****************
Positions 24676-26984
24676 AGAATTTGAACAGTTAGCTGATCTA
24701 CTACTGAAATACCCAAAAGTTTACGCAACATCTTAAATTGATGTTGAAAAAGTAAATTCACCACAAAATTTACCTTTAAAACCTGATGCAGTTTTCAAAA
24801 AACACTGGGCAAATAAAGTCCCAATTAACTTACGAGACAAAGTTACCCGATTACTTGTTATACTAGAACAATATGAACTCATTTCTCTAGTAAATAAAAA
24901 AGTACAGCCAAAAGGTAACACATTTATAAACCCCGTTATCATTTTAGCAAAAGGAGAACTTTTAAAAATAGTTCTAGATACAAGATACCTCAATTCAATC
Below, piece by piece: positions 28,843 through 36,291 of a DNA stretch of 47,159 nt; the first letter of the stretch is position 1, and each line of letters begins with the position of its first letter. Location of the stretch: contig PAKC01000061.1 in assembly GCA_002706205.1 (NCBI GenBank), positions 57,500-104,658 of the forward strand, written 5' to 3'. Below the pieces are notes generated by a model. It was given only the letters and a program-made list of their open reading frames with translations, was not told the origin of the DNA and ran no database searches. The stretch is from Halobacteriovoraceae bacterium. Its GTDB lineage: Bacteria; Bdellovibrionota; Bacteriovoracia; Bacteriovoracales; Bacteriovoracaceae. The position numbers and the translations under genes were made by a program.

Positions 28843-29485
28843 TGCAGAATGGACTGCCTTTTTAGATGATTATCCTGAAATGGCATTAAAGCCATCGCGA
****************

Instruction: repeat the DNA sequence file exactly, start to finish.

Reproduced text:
Positions 24676-26984
24676 AGAATTTGAACAGTTAGCTGATCTA
24701 CTACTGAAATACCCAAAAGTTTACGCAACATCTTAAATTGATGTTGAAAAAGTAAATTCACCACAAAATTTACCTTTAAAACCTGATGCAGTTTTCAAAA
24801 AACACTGGGCAAATAAAGTCCCAATTAACTTACGAGACAAAGTTACCCGATTACTTGTTATACTAGAACAATATGAACTCATTTCTCTAGTAAATAAAAA
24901 AGTACAGCCAAAAGGTAACACATTTATAAACCCCGTTATCATTTTAGCAAAAGGAGAACTTTTAAAAATAGTTCTAGATACAAGATACCTCAATTCAATC
Below, piece by piece: positions 28,843 through 36,291 of a DNA stretch of 47,159 nt; the first letter of the stretch is position 1, and each line of letters begins with the position of its first letter. Location of the stretch: contig PAKC01000061.1 in assembly GCA_002706205.1 (NCBI GenBank), positions 57,500-104,658 of the forward strand, written 5' to 3'. Below the pieces are notes generated by a model. It was given only the letters and a program-made list of their open reading frames with translations, was not told the origin of the DNA and ran no database searches. The stretch is from Halobacteriovoraceae bacterium. Its GTDB lineage: Bacteria; Bdellovibrionota; Bacteriovoracia; Bacteriovoracales; Bacteriovoracaceae. The position numbers and the translations under genes were made by a program.

Positions 28843-29485
28843 TGCAGAATGGACTGCCTTTTTAGATGATTATCCTGAAATGGCATTAAAGCCATCGCGA